There are deals to be found in today’s market, and stocks that are practically begging investors to buy then. We’ve opened up the TipRanks database to find three of them, stocks with a combination of attractive features: low cost, high upside, and in a better feature for investors, dividend yields to provide sure returns. Let’s dive in.

Suncor Energy (SU)

We’ll start with a major player in Alberta’s oil industry. Calgary-based Suncor produces synthetic crude oil from the vast oil sands region of the Plains province. The deposits, also known as tar sands, are the world’s largest deposits of bitumen, a form of semi-solid heavy crude oil. Alberta’s oil sands put Canada’s petroleum industry on the global map. Altogether, the oil sands region contains approximately 178 billion barrels of economically recoverable reserves.

While markets were volatile in 2019, SU shares were remarkably stable, a tribute to the solid foundation provided by tar sands. SU posted 39 cents EPS in Q4, more than enough to pay out the company’s 35 cent quarterly dividend. That dividend annualizes to $1.40, and like LADR above makes for a high payout ratio of 90%. Suncor has raised its dividend payment three times in the past three years, and has a reliable payment history stretching back to 2011.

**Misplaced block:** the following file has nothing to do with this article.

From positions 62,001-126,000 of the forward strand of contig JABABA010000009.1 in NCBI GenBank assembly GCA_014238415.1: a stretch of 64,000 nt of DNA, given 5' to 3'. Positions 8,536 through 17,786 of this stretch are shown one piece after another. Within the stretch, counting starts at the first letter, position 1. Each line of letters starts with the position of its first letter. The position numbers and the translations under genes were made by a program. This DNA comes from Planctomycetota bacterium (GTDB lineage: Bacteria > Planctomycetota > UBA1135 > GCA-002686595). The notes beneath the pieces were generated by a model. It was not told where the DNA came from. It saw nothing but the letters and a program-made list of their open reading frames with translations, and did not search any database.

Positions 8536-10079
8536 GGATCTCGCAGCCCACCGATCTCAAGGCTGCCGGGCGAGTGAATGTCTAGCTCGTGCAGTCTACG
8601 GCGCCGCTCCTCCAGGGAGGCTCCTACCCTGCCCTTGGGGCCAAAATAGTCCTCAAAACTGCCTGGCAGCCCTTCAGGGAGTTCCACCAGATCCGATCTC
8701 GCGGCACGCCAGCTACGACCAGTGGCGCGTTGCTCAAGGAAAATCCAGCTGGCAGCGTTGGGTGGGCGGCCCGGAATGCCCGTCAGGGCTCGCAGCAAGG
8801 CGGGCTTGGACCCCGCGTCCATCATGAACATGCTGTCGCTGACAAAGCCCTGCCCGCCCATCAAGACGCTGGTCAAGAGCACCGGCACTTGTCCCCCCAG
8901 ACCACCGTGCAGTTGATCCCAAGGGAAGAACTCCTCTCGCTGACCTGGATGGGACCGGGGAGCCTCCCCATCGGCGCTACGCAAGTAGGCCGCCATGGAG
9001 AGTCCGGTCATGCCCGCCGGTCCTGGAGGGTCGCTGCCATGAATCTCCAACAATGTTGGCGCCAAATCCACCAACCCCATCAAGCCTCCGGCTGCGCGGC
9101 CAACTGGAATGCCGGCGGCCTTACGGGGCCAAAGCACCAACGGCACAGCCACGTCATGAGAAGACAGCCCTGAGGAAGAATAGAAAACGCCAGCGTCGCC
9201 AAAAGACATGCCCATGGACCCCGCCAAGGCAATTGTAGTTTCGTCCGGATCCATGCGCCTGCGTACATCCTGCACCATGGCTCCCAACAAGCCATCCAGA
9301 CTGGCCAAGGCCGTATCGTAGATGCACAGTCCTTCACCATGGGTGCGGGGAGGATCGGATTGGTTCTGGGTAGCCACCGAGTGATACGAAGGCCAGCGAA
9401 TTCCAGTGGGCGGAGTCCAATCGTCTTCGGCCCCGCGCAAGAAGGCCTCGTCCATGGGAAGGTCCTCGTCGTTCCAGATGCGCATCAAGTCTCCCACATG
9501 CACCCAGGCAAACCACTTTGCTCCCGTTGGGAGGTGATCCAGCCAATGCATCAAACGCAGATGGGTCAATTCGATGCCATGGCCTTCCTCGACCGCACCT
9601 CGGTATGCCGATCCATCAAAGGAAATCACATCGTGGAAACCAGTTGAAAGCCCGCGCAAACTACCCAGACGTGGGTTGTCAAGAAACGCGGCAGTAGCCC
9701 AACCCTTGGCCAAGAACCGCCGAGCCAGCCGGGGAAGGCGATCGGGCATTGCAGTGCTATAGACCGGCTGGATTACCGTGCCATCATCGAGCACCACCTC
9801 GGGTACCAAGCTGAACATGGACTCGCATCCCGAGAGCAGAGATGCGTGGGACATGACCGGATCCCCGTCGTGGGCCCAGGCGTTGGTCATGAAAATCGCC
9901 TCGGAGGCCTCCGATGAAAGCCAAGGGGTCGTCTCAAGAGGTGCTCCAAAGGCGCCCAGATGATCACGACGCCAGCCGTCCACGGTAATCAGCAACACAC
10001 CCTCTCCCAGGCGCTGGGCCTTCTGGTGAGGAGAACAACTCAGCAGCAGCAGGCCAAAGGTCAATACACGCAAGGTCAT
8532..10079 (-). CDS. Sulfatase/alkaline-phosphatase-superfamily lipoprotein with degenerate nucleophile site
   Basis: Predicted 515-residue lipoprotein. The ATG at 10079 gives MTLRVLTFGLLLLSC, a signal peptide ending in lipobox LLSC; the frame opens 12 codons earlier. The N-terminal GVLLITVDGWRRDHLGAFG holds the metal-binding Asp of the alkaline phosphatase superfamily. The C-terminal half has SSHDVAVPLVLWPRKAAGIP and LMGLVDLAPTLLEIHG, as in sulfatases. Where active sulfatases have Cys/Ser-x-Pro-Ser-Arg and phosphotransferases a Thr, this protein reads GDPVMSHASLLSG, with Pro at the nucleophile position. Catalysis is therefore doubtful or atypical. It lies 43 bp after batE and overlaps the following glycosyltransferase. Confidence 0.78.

The real attraction in SU’s dividend, however, is the yield. SU offers investors a high return of 10.38%. While not off the charts, it is still 5x higher than the 2% average yield among S&P listed companies – and it blows away US Treasure bonds, which are currently averaging below a 1% yield.

Writing on Suncor for Morgan Stanley, analyst Benny Wong sees some cause for concern in current low oil prices, but believes that Suncor has the resources to weather the storm. He says, “We believe the budget update is encouraging for Suncor and should help alleviate some concerns that the company would be unable/unwilling to cut back spending enough. The update brings SU’s budget into the C$3.5-4.5 Bn range and in line with the company’s disciplined capital allocation framework in a <US$45 WTI environment. However, if low prices continue to persist, we believe expectations for deeper cuts by all companies could start emerging…”